We listen to all actors' demos sent to us, solicited and unsolicited, to decide if we want to represent a particular actor. When we listen to a demo, we usually want to hear some degree of versatility spread among a range of characters, accents, and even languages spoken. An example of the actor's singing abilities, in character or not, is also welcome. The actor may not always have a wide range of voices, but if one has a unique quality or a natural character to one's voice, we also take that into consideration. Keep in mind that in gaming, the buyers cast less for offbeat character and more for good acting and realism.
Acting ability is the key to an animation performer's success in traditional animation and gaming, now more than ever before. Buyers, which include casting directors, producers, and the creator of the project, demand quality, and given the sheer size of the voiceover market, quality is plentiful, so anyone new to animation must be at that high performance level or beyond. Specifically, quality applies to the production of a demo as well as the vocal and acting skills of a performer. How the actor interprets character and brings life, dimension, and creative possibilities to the part are vital aspects the creator of the character will recognize. Our buyers, let alone us, want to feel an excitement, confidence, and partnership with our clients. As agents, we always pass our enthusiasm on to our buyers with the utmost sincerity and belief in those we represent.
Stephanie Blume, Imperium-7, Los Angeles; clients have recently booked the TV shows "American Dad," "Kick Buttowski," "Motorcity," and "Napoleon Dynamite"
When I cast on animation projects, I look for acting ability, comedic/dramatic timing, and an interesting vocal quality. The order in which I am listening depends on the project, as every job is different. In most instances, I am looking for acting ability as opposed to the classic voiceover announcer, because some animation is going very natural. Of course, there is always a place for more-character voices, such as Looney Tunes. Ultimately, I would love a voiceover actor who can wear both hats. We like to stretch our actors and not typecast them into a specific genre.
I am often in the booth directing my clients. My style of directing is to let the actor first give me his or her interpretation of the character. I offer direction on the second take, and then, if we need an adjustment, I will ask for a combination of the first and second take.
As far as demos go, put your strongest character up front, as you want to make a great first impression. Keep it fun and interesting. Avoid sounding the same throughout; as there are so many demos being submitted, you want to stand out. Try to have a variety of reads—in other words, different character voices, accents, and even an impression thrown in.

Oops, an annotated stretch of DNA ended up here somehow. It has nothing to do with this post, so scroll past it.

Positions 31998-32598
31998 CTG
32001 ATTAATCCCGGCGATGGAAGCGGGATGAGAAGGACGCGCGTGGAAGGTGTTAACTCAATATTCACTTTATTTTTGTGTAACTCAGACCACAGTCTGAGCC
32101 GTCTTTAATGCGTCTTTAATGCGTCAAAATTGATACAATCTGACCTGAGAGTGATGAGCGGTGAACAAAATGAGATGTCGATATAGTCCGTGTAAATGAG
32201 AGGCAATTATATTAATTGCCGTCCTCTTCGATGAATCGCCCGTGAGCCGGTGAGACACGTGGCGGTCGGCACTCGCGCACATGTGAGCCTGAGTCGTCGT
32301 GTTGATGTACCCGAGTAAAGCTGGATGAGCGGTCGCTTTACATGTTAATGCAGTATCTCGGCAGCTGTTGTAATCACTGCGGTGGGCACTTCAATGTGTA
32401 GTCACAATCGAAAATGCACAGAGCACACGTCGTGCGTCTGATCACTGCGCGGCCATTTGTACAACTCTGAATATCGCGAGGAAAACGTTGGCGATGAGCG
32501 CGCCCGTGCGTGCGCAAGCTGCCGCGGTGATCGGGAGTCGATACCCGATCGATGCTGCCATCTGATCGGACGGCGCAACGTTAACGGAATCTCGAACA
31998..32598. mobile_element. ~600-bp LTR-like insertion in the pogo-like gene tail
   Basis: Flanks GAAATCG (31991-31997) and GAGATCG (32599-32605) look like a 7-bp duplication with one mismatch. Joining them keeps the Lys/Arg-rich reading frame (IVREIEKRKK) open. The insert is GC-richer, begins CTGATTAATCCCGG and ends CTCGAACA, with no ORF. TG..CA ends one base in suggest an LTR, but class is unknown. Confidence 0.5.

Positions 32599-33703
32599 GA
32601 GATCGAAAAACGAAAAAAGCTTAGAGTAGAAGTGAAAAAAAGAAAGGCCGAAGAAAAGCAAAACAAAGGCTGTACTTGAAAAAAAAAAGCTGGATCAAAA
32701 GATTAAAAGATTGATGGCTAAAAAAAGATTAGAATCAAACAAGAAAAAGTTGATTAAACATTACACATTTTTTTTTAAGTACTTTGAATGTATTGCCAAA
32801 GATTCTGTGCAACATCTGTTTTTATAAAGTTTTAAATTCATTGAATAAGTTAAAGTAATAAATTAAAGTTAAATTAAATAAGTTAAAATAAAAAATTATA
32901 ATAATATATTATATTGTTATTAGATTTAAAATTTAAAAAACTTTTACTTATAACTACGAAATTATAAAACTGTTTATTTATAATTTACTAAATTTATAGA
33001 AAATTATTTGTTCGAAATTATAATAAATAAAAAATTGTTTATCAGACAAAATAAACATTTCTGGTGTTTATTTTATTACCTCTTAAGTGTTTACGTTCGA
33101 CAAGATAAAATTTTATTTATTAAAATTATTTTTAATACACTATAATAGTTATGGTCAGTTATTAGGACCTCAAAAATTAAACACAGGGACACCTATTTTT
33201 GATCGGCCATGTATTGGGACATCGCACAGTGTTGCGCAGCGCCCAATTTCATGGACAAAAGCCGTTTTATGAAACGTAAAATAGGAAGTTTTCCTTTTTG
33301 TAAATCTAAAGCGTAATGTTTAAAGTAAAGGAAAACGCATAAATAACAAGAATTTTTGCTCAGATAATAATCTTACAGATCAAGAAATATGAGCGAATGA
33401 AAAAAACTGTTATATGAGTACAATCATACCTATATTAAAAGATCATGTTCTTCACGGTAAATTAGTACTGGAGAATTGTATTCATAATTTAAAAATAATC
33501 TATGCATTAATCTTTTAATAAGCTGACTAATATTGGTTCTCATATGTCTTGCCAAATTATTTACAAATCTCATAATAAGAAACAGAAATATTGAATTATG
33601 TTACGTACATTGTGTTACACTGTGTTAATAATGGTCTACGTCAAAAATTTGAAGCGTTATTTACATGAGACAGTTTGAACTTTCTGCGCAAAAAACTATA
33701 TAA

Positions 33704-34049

One final thought: If sending a demo CD, follow up with an emailed MP3. It's better for the environment and can be shared instantly with associates. Additionally, websites containing voiceover demos and theatrical reels are very beneficial and a quick reference to your work.
Cynthia McLean, Sutton, Barth & Vennari, Los Angeles; clients have recently booked the TV shows "Archer," "Family Guy," "Futurama," "Robot Chicken," "Special Agent Oso," and "The Simpsons"
Audio reels are vital sales tools because agents post them on their websites and use them to pitch talent to casting directors. Normally, I only listen to a submission reel when someone in the industry who I trust refers a performer to me. If the first 10 seconds has captured my attention with an original, intriguing, fully realized character in the middle of an interesting action, I keep listening. However, if the first 10 seconds has featured music, an introduction, or someone other than the talent, then I generally do not continue listening.
Overall, we expect competitive talent to display in an audio reel strong acting, comedic timing, a wide range of vocal and performance ability, and the ability to make a character walk off the page into life.
John Erlendson, JE Talent, San Francisco; clients have booked the films "Finding Nemo," "Up," and "Toy Story 3"
Being in San Francisco, we are not in a market that is as deep for animation opportunities as, say, L.A., which has more choices. But we have been very fortunate to book people on the Pixar projects up here. Like anything else, we listen for acting. A lot of people can do great voices. They can be silly-sounding voices or little-old-lady voices, but the core of it in animation, just like it is in film, is strong acting.
When we review audio reel submissions from potential clients, our focus is on the acting ability of the performer. We try to determine if the characters are fully realized and if the talent's choices are grounded and believable. It isn't just about being able to sustain a character voice; it is about being able to create a multidimensional world in which the character breathes, moves, and lives.
It is difficult to give any hard-and-fast rules about the dos and don'ts of demo reels. It seems that for every possible rule there is an exception. I would say that the demo is your commercial. It is your one opportunity to impress a potential client with your best work. Get right to the point. Just like a commercial, a demo should have a hook that engages your listener. It should show representative examples of your work in short sound bites, and it should have a tag to remind them why they listened to you in the first place. Most times, I know within five to 10 seconds whether the performer is of interest to us, and that is why the opening bite needs to be strong enough to hook the listener.